Back to top

Safety Tips & Articles Feedback

 

 

“Yebo baba”: Your emails always keep me going and make me want to do more in my field of safety. Thank you, thank you and thank you.

Norman Thela, Transnet

 

“I am no longer full time employed in the safety field. Having said that, I honestly enjoy your safety e-mails and you have never failed to amaze me with your brilliant ideas. So, this is simply a few lines to say; Well done!  Keep it up!  I enjoy it!

Des Meyer, Road To SHEQ

 

I greatly appreciate the exciting safety tips and I do share them with my line managers and staff as well at all times.

Rhulani Mathebula, Maintenance Manager

 

The implementation of your safety tips has resulted in a significant reduction in safety incidents. Thank you for your valuable contribution.

Cecil Cordiglia, Safety Officer

 

Thank you for the Safety Tips … they are timeless, one can use them over and over again.

Henk van der Kuip, SHERQ Manager

 

I am truly inspired by your passion for safety, keep up the exceptional work in leading us as safety professionals in our endeavour to attain Zero Harm at work and at home.

Peter Granville May, Senior Advisor Fire Risk and Emergency Management

 

I have always found your articles very informative / interesting !  Please continue to send them to me !

Keith Westermeyer

back to Top

 

SAFETY CULTURE & SAFETY PERFORMANCE Series

Re: Do Not Disturb the Crime (Accident) Scene

… It is always a pleasure to hear from you. It is amazing how you link everyday issues with safety, simply perfect. I am learning so much from you.

Kekeletso Selepe

Re: Your Safety Dream

What I was reading … is simple, interesting and implementable.

Tiyani Hlabangwane, Exec Manager: Safety

Re: The Rot Starts at the Top

Baie insigewend. Ek stuur dit met plesier aan … BRING IT ON!

Attie Pieterse

This is wow information regarding safety at work … Continue to preach it my friend.

Patrick Bhiya, “Zero Harm” Ambassador

I forwarded your latest newsletter to my Director, appointed MR for Health & Safety, Mr. Clive Reucassel, and he has printed some of the info on your download and is extremely impressed.

Theo Fourie, SHEQ Manager

Re: Discipline and Passion in Safety

I just wish to extend my utmost appreciation for all of the information that you are sharing with me. Your recent article on discipline is very much an issue that I face here with regards to safety compliance. We have a major problem with self-discipline, and discipline in general. … Keep sending them, and I will keep sharing the message.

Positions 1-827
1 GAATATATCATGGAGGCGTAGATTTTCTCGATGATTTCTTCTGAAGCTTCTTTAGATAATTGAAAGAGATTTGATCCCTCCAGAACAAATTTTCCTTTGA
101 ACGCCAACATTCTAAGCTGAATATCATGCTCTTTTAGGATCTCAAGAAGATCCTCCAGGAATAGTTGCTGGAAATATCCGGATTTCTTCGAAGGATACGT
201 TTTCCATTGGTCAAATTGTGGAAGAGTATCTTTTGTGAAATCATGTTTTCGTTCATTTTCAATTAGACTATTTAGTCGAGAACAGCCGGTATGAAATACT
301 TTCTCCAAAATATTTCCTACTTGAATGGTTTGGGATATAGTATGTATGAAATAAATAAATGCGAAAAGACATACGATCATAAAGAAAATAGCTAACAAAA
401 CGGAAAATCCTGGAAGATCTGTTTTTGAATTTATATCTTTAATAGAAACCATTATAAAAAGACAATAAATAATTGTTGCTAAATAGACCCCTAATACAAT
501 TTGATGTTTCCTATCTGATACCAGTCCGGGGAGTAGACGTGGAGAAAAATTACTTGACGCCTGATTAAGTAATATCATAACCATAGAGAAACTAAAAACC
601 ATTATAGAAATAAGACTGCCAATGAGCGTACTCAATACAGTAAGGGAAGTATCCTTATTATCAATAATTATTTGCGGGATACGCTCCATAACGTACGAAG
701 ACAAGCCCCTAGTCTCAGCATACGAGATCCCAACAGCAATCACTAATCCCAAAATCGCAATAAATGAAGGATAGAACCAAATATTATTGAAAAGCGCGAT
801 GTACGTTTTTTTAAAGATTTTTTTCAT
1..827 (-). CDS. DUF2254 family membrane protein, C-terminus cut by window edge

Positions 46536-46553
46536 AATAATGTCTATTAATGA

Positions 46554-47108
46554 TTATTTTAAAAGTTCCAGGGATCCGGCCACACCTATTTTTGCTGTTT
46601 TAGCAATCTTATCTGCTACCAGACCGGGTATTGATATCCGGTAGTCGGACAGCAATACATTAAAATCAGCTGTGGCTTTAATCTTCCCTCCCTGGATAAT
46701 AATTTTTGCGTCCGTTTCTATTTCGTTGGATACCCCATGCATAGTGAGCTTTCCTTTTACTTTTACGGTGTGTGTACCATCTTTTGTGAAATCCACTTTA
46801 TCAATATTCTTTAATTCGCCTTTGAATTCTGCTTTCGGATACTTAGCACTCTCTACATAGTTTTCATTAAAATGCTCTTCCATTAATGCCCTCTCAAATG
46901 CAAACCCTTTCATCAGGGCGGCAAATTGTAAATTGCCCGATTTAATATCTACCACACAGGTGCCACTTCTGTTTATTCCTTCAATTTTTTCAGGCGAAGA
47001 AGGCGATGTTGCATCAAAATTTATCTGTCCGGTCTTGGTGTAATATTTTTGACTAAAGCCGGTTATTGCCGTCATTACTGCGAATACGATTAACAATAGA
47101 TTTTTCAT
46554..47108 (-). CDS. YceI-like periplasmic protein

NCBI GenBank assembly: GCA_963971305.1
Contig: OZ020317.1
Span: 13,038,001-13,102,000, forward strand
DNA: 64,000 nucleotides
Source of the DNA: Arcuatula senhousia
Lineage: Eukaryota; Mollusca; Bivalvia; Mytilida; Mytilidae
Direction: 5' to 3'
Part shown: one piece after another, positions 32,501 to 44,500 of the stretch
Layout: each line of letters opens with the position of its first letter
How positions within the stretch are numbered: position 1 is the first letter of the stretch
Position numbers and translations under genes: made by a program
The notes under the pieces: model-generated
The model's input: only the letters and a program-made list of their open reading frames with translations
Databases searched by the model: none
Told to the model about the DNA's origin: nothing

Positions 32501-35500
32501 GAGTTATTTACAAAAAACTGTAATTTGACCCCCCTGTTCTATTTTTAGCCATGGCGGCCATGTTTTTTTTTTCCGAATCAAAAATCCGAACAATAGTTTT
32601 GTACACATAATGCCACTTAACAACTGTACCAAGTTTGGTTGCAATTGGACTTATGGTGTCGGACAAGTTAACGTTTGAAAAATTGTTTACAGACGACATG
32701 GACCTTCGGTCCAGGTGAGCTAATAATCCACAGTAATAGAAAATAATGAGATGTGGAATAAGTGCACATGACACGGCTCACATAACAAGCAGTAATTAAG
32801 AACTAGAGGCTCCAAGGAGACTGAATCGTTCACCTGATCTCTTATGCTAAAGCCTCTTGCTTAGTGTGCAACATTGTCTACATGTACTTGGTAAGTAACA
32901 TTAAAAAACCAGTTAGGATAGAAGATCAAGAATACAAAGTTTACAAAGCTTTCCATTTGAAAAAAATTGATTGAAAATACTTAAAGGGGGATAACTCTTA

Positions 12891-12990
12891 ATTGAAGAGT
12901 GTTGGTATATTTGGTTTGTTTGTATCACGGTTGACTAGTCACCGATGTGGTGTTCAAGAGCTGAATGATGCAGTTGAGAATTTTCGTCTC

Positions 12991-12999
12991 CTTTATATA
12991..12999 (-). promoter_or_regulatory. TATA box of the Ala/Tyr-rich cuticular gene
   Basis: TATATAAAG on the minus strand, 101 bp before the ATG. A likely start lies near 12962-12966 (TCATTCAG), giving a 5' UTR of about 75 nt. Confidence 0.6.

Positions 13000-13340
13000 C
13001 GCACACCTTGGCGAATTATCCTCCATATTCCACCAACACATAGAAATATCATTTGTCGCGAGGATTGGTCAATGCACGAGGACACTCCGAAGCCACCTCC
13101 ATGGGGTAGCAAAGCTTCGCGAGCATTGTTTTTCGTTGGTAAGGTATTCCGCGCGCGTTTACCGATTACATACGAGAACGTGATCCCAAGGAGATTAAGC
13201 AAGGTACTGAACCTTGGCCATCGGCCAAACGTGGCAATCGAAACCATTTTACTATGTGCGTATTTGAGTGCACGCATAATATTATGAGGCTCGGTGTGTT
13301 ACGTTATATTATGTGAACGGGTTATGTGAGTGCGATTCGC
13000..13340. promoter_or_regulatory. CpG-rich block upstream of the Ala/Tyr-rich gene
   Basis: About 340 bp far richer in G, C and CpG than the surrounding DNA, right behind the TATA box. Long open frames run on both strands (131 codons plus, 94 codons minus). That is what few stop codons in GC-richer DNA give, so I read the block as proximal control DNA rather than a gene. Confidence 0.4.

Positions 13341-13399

Darryl Baillie, SHE Facilitator

I found your approach quite interesting and believe this is the approach of the future.

Kreason Naicker

Re: The Hidden Power of Good Housekeeping

Keep up your safety tips and hints. I enjoy acting on them and have previous ones on file.

Gertie de Meyer

Re: 10 Myths About Safety

… It is great to receive diverse approaches especially from experienced and knowledgeable professionals …

Kreason Naicker

Your thoughts and views about safety are so encouraging and will surely improve the safety performance of my people that I’m working with.

Addy Simelane

back to Top

 

DO ONE (SAFETY) THING EACH MONTH Series

Re: Is This A Circus?

… useful tips … indeed appreciated.

Letlatsa Tseka, Snr Safety Advisor

Re: Going to Waste

You keep on surprising me with your amazing selection and broad spectrum of topics & safety subjects …

Hans T, “passionate about nature”

Re: Safety Calendar

Keep up the excellent work you are doing.

Theo C Haupt, Director: Building Construction Science

Thank you for the excellent monthly newsletter. For starters I used the Safety number. It really worked for me. Thank you, thank you, thank you and looking forward to more good safety newsletters in 2012.

Tia Mbazima, Integrated Risk

back to Top

 

SAFETY ON A SHOESTRING BUDGET Series

Re: Progress

Amen to this tip.

The story [Change Just in Time] is very good … Info is very relevant to what we are experiencing at the moment. Some of the suggestions you make I have introduced or reinstated again.

Dalene Smith, TSHE Manager

Re: Problems

You have inspired me. You gave me a new dimension to Health & Safety.

Cecil Cordiglia, Safety Officer

“Our Breadwinners arrive at work with all their limbs.
My aim is to ensure they go home with all their limbs, every day.”

Re: Preparation

Thank you for the valuable tip.

Being proactive and implementing the tips you have provided, I have been able to conduct Health & Safety on the current site without as much as a first aid case being recorded.

The main principle I have adopted from one of your meetings was: Health & Safety must come from the heart to the head. This is the principle that can never fail.

Your information if applied, can prevent incidents as your topics place you one step ahead in the proactive approach being adopted.

Cecil Cordiglia, Safety Officer

back to Top

 

OTHER

Re: Pay Back the Money

As always I admire your out of the box thinking and inspiring safety articles. These keep one thinking and put things into perspective.

Xolile Myoyo, SHE Manager

Re: SAFETY FEVER! – Let Nature Guide You

You could not have said it better. I really enjoy your editions and it is value added to our projects.

Frans Durand, Safety Manager